Rescue workers search for survivors at a
collapsed building in southern Pingtung county December 27, 2006 after a strong
earthquake shook Taiwan. [Reuters]
Access to overseas websites from the Chinese mainland slowed to a crawl
yesterday as a powerful earthquake off the Taiwan coast knocked off
international undersea fibre-optic cables on Tuesday, affecting communications
It is believed to be the most serious disruption since 2001, when a submarine
cable connecting the mainland with the United States was cut off more than four
times, mostly by fishing boats.
is not clear when normal service will be restored.
China Telecom Corp, the mainland's largest fixed-line carrier, said six
undersea cables were cut off 15 kilometres from the southern coast of Taiwan,
causing severe Internet congestion on the mainland. International voice calls
were also affected.
A survey by Internet portal Sina.com yesterday showed that 97 per cent of
Internet users on the mainland had difficulty accessing overseas websites, and
57 per cent said their lives and work were affected. But access to mainland
websites remains normal.
Such disruptions underscore the increasing importance of back-up systems.
"We have to use alternative cables as well as satellite communications," said
Xu Yongming, an official in charge of China Netcom's international network.
He added that mainland operators are working with their overseas counterparts
to repair the damaged cables.
"Aftershocks off Taiwan make it even harder to repair the damaged cables,"
said a China Telecom spokeswoman.
The disruption affected telecommunications services in Hong Kong, Taiwan,
South Korea, Singapore and Japan and paralyzed some banking services.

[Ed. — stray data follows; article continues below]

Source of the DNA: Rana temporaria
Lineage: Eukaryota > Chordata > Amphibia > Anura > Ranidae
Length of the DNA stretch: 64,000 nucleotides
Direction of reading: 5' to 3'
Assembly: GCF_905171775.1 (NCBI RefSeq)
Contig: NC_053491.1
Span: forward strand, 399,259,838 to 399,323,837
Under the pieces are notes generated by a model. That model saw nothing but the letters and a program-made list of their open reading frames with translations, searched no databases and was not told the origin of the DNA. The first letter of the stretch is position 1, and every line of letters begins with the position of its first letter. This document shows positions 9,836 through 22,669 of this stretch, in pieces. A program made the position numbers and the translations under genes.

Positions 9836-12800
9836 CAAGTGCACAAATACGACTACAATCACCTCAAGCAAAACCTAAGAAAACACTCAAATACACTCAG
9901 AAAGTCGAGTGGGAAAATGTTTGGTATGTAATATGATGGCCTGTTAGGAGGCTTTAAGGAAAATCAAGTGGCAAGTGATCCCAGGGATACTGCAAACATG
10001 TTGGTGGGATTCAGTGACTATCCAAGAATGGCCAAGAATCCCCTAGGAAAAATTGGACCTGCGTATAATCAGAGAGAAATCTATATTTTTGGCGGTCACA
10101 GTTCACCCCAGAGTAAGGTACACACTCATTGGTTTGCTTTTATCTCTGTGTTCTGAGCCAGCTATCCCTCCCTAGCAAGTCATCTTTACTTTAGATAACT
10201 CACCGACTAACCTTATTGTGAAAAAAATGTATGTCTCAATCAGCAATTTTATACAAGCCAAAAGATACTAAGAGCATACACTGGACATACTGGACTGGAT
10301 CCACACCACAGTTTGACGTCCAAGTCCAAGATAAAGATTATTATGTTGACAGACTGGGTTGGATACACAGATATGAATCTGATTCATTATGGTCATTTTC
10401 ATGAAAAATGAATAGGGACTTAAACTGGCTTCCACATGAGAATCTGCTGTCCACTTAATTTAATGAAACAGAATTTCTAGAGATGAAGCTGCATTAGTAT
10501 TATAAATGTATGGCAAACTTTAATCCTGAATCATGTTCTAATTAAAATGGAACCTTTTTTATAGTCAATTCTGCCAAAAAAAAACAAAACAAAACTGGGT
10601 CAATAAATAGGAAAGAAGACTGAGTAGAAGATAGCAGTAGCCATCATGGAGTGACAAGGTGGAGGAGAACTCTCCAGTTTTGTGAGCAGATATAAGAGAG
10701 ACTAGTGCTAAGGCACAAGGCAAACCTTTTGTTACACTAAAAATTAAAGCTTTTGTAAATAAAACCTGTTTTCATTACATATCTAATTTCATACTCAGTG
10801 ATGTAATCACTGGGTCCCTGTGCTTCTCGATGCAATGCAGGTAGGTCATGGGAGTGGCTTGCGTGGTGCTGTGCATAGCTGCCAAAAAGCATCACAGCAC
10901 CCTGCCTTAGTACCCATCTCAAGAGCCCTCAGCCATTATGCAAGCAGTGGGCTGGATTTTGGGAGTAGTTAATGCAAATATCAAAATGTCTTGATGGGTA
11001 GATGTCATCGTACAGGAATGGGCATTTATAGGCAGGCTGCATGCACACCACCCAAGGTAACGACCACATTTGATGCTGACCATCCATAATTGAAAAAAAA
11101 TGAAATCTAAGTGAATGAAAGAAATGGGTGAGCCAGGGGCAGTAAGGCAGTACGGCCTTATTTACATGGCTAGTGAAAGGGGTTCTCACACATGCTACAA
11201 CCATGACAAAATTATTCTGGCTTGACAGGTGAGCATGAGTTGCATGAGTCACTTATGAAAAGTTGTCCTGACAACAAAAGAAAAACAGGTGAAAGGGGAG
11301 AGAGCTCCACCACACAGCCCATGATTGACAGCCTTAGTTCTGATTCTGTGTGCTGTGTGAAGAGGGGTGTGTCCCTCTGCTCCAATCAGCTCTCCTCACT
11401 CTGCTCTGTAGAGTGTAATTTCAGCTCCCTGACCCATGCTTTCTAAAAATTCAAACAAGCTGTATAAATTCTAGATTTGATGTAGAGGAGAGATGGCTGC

In Hong Kong, Internet connection, long distance calls and online financial
transactions were affected, but the stock exchange said operations were normal.
Internet connection speed was much slower than normal. Some overseas websites
in the United States, Britain and Taiwan could not be accessed. Emails and
online chatting were barely functioning.
Internet Society of Hong Kong Chairman Charles Mok said overseas users
connecting to Hong Kong and the mainland's websites were also affected.
Hong Kong Computer Emergency Response Team Coordination Centre Manager Roy Ko
said it might take months to repair the cables.
Taiwan's Chunghwa Telecom may be hardest hit. It said repairing the cable
could take three weeks, adding that almost no calls could be made to Southeast
Chunghwa said voice calls to the mainland, Japan and the United States were
down 10, 11 and 40 per cent of normal capacity.
The Chinese mainland is less affected as operators here have alternative
lines away from quake-hit Taiwan, said Xu with Netcom.
He said it may take a shorter time to restore communications on the mainland
but limited capacity could slow down access to overseas websites, especially
during peak hours.
Current Internet networks on the mainland already face a bottleneck in
capacity given the growing popularity of broadband Internet access as well as
data-heavy services such as video downloads.
At the end of November, the mainland had 51 million broadband Internet
subscribers, an increase of 13.7 million compared to the end of last year,
according to the Ministry of Information Industry.
China Telecom Executive Vice-President Leng Rongquan last week said the
current submarine cable network linking China and the US will not be able to
meet demand after 2008.
Six operators from China, South Korea and the United States including Verizon
Business last week signed a deal to build a submarine cable linking China and
the United States at an investment of US$500 million.
The new cable will have more than 60 times the overall capacity of the
existing one linking the United States and China.
Teddy Ng, Louise Ho and Lillian Liu contributed to the story from Hong Kong
(China Daily 12/28/2006 page1)